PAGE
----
"That parent has one option, and that is to say goodbye to their children and send them outside the border region," she said. "The lower-income people there can less of afford to travel, and the irony is that the system forces them to travel the most."
The plaintiffs hope their proposed 10-year plan will help alleviate those problems. But opponents are wary.
By conservative estimates, the plan would cost $2 billion. But critics, including Mr. Ashworth, say it would take twice that just to get started. He and others argue the state does not need to spend that money.
While the long-term prospects for increased funding are unclear, the state does not even expect to have enough money to continue existing programs when the next two-year budget cycle begins next year.
"We won't know what impact this lawsuit has just yet," said Bill Cryer, a spokesman for Gov. Ann Richards. "But I don't see any additional funds out there right now."
Texas is facing a projected $6 billion shortfall in the general fund for fiscal years 1994 and 1995, and many believe less state money will be available for higher education.
Lawyers for both sides declined to discuss the impact of the settlement proposed by the plaintiffs. However, Ms. Cantu said it would be in the best interest of the university systems to settle, adding, "The systems are at risk of having the courts dictate how they run their budgets."
Officials at Texas A&M and University of Texas declined to speculate on how a settlement or court-ordered change in higher education funding would effect them.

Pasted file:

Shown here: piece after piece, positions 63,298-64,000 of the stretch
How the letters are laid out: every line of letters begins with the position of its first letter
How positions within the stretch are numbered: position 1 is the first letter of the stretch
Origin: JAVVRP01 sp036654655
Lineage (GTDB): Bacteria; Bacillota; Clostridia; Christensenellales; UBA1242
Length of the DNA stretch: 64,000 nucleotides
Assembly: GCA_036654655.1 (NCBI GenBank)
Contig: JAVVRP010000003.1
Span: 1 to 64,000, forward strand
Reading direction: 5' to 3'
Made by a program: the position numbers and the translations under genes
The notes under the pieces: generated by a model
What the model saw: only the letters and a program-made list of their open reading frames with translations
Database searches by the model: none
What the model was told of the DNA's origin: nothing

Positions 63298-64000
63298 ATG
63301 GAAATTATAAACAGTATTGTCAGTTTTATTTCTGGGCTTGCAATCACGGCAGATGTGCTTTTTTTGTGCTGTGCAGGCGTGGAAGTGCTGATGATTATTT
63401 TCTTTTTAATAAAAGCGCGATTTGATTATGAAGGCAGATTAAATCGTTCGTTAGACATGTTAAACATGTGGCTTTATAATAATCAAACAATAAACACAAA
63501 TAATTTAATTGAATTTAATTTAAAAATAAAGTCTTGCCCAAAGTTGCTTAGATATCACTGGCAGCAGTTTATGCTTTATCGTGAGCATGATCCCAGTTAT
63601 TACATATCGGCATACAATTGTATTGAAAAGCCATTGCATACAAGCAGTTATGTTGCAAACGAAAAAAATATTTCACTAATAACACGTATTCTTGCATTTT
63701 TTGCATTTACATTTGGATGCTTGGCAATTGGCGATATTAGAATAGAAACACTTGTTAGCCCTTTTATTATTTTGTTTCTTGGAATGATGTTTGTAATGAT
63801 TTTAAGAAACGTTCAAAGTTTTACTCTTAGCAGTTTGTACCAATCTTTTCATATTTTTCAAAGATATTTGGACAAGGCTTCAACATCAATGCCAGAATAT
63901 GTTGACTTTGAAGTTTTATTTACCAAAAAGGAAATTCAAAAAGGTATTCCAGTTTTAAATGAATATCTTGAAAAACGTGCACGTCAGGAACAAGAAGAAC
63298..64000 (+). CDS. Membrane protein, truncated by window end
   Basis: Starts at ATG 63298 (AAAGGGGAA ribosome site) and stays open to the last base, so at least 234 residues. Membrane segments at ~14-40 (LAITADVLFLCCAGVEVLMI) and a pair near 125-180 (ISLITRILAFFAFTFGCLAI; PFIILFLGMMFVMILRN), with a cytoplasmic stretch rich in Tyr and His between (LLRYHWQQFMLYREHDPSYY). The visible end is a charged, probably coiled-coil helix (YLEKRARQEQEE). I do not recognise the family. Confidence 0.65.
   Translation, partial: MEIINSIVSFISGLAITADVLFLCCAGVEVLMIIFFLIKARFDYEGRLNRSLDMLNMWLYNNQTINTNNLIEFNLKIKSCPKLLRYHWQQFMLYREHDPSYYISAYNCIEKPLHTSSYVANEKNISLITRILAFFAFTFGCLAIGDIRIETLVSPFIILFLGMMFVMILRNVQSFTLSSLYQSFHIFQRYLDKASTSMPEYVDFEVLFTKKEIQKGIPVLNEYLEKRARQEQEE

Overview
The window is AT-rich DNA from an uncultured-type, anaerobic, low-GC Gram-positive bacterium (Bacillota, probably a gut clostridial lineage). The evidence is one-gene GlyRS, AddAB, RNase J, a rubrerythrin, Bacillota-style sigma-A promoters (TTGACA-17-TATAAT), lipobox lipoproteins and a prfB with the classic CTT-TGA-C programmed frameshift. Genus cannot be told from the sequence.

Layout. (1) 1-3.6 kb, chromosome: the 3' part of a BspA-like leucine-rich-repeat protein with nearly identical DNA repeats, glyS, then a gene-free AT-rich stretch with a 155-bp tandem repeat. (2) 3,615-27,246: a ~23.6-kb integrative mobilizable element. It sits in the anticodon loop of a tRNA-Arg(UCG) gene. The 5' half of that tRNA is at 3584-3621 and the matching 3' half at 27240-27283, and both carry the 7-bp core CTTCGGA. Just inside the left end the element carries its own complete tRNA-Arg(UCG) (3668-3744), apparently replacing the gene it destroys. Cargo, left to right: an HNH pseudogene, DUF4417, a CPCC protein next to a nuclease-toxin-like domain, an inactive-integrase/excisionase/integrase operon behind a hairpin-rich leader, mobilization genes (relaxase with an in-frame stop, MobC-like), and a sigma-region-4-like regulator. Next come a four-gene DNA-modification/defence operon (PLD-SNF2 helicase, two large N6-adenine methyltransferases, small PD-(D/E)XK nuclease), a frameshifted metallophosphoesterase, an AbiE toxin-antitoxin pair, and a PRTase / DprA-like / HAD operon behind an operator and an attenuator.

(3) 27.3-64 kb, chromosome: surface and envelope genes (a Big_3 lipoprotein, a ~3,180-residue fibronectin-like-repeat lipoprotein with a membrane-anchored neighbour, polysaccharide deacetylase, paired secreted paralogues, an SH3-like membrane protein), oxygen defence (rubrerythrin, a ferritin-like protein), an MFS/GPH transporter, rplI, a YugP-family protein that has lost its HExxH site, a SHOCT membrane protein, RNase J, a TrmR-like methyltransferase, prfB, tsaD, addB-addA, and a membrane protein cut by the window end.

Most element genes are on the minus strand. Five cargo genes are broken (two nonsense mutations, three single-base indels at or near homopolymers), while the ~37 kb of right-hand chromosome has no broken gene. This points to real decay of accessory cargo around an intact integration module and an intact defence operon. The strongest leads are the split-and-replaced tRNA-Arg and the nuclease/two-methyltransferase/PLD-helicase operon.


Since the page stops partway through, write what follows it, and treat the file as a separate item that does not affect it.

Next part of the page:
"It would depend on what form any settlement would take," said John Roan, finance manager for the University of Texas system. However, he agreed the state has not been increasing its funding adding, "The state's share is down slightly and has been on a downward trend."
That is not unique to Texas.
"One area that has taken the brunt of cuts is higher education," said George Leung, vice president and managing director of state ratings at Moody"s Investors Service. "It's thought that higher education has the ability to raise revenues on its own."
Because of funding cuts, students at four-year universities have seen an eight-fold increase in tuition since 1984. However, the state's 800,000 tuition-paying students currently pay just $24 per credit hour, according to a recent study by the state comptroller that says only two other states offer cheaper classes.
In Texas, public universities are pinched to raise tuition because their funding is part of the 16% of the state's general fund budget that is discretionary. While most of the budget is spent on mandates or court-ordered programs, two-thirds of the discretionary funding is dedicated to higher education. This puts the funding at risk during tough times.
"We took a hit the last time they passed a budget," said Mr. Ashworth. "We "We will probably take a hit again."